Viewing FIG. 8, it is seen that this metallic electrode 78 is conventionally applied to the face 28 using conventional techniques (e.g., electron beam deposition, or vapor deposition), with a metallic source 80 from which metal is evaporated onto the face 28. Ordinarily, this process is carried out with the work pieces for microchannel plates laying on a turntable resulting in an effective relative orbital motion of the source 80 in a plane skewed with respect to the face 28 and perpendicular to a line paralleling the axis of the microchannels 32. This process is conventional, and so is not explained further than the illustration of FIG. 8. However, it is seen from FIGS. 4a and 8 that the coating for electrode 78 extends into the microchannels 32 a distance about equal to one channel diameter completely around the circumference of the microchannels 32. Similarly, at the electron-discharge face 30, the microchannel plate 22 carries another metallic electrode 82, which extends into the channels 32 about one to two channel diameters. This extension of the electrode 82 into the exit end of the microchannels 32 has conventional advantages for electrostatic lensing of the electrons exiting these channels. The electrode 82 is applied using the same or similar conventional techniques as those used to apply electrode 78. The electrodes 78 and 82 do not span or close the channels 32.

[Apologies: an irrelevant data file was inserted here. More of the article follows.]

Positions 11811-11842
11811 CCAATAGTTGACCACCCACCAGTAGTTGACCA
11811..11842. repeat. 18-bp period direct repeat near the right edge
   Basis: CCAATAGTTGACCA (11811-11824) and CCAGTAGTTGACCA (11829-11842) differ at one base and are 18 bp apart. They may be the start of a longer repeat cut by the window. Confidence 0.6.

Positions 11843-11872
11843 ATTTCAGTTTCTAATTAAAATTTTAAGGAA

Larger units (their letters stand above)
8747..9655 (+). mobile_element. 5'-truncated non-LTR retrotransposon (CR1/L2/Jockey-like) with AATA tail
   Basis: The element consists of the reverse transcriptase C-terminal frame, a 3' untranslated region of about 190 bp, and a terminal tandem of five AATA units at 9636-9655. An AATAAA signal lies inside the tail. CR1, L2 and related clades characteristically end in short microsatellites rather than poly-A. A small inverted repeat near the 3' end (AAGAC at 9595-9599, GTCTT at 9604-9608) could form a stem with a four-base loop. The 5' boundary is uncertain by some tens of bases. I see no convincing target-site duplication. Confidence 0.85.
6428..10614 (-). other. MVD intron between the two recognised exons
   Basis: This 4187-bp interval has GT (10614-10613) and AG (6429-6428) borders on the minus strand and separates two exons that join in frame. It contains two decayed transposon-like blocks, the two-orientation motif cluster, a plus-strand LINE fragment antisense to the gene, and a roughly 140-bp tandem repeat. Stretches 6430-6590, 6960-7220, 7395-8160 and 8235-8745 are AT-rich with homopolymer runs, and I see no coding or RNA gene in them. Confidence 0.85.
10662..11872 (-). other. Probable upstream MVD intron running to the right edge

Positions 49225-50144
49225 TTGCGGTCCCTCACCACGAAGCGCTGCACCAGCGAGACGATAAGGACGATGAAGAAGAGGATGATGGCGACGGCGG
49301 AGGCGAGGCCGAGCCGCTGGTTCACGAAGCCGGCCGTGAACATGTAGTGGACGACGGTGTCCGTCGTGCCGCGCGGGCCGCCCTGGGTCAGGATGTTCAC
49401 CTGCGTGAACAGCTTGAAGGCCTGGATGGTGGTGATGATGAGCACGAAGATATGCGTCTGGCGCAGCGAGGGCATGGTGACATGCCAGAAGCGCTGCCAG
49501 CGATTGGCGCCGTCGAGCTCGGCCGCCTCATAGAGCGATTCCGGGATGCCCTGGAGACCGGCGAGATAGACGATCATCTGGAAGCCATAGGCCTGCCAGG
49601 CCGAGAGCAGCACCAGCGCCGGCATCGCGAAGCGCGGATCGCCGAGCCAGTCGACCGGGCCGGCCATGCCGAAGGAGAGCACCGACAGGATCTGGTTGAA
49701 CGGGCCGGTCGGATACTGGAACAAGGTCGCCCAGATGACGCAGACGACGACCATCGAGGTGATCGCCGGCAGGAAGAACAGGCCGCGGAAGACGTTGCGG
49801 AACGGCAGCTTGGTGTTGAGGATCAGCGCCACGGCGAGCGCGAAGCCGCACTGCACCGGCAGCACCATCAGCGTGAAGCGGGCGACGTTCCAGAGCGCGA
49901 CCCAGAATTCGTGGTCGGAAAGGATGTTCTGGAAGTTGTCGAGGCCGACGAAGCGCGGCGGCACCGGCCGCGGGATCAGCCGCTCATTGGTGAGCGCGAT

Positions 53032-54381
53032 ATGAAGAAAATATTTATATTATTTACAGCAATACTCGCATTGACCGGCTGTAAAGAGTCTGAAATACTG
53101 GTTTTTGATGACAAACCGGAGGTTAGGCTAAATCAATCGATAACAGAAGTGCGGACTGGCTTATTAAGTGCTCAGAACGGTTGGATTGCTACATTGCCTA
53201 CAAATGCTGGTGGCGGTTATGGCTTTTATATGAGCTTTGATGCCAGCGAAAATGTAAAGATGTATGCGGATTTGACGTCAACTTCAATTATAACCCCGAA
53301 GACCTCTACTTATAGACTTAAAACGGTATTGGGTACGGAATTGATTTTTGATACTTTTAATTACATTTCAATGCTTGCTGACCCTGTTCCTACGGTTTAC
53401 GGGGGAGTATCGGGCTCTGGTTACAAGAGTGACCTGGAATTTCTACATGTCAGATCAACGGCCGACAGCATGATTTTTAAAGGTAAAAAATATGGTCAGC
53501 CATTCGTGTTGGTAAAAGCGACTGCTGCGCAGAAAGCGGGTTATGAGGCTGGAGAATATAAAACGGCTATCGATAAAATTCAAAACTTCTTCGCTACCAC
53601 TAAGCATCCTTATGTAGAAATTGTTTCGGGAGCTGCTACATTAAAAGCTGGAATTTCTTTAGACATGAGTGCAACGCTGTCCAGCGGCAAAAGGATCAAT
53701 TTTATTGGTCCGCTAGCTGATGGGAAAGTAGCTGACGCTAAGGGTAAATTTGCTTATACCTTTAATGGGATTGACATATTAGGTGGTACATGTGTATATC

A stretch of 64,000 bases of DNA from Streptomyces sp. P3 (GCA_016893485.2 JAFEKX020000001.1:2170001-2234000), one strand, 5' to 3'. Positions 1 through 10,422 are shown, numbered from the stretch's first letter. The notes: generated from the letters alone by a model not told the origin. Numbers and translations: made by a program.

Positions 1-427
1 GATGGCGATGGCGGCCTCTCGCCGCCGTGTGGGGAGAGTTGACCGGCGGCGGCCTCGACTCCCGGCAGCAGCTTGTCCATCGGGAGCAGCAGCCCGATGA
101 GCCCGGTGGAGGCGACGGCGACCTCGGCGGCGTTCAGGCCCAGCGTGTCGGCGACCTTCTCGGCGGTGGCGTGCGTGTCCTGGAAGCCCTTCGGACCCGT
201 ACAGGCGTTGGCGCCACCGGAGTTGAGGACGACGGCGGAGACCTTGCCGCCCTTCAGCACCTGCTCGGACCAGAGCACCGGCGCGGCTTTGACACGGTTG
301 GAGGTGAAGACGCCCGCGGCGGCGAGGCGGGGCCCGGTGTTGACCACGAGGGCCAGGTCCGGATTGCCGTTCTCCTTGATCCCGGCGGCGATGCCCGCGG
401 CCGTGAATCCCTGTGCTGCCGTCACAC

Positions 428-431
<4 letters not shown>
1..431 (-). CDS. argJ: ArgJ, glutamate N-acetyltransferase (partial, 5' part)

In the conventional microchannel plate seen in FIGS. 4a and 4 b, between the faces 28 and 30 the microchannels 32 are lined with a semiconducting, secondary-electron-emitting surface portion 84 of the substrate 72, which surface portion is produced by reduction of the glass of substrate 72 at elevated temperature in a hydrogen atmosphere. Because an electrostatic voltage differential is maintained between the electrodes 78 and 82 during operation of the microchannel plate 22, these electrodes 78 and 82 contact the surface portions 84, and the material of substrate 72 at surface portions 84 is a semiconductor, a current flows in the surface portions 84 as is indicated by arrow 86. It will be noted that the arrows 86 are conventionally directed from positive to negative, but those skilled in the pertinent arts will recognize that electron flow is in the opposite direction. Also, as a reminder to the reader of the sense of the voltage applied to the microchannel plates, a parenthetical plus (+), or minus (−) sign has been added to the drawing Figures where appropriate. This current 86 is conventionally referred to as the “strip current” of the microchannel plate 22. Because the flow direction of current 86 is parallel with the axis of the channels 32, the electric field for this current also parallels the axis of the channels 32. Regardless of the angulation of the channels 32, there is in the conventional microchannel plate as depicted, no effective lateral component of the electric field from current 86 over most of the length of the channels 32. Further, the electric field driving the strip current 86 is substantially uniform along the length of the microchannels 32. In other words, the semiconductor surface portion 84 have a substantially uniform resistance per unit length over the entire length of the microchannels 32. Also, the secondary electron emissivity of the surface portion 84 is about the same along the length of the microchannels 32, assuming that the current flow is sufficient to avoid electron depletion of this material 84.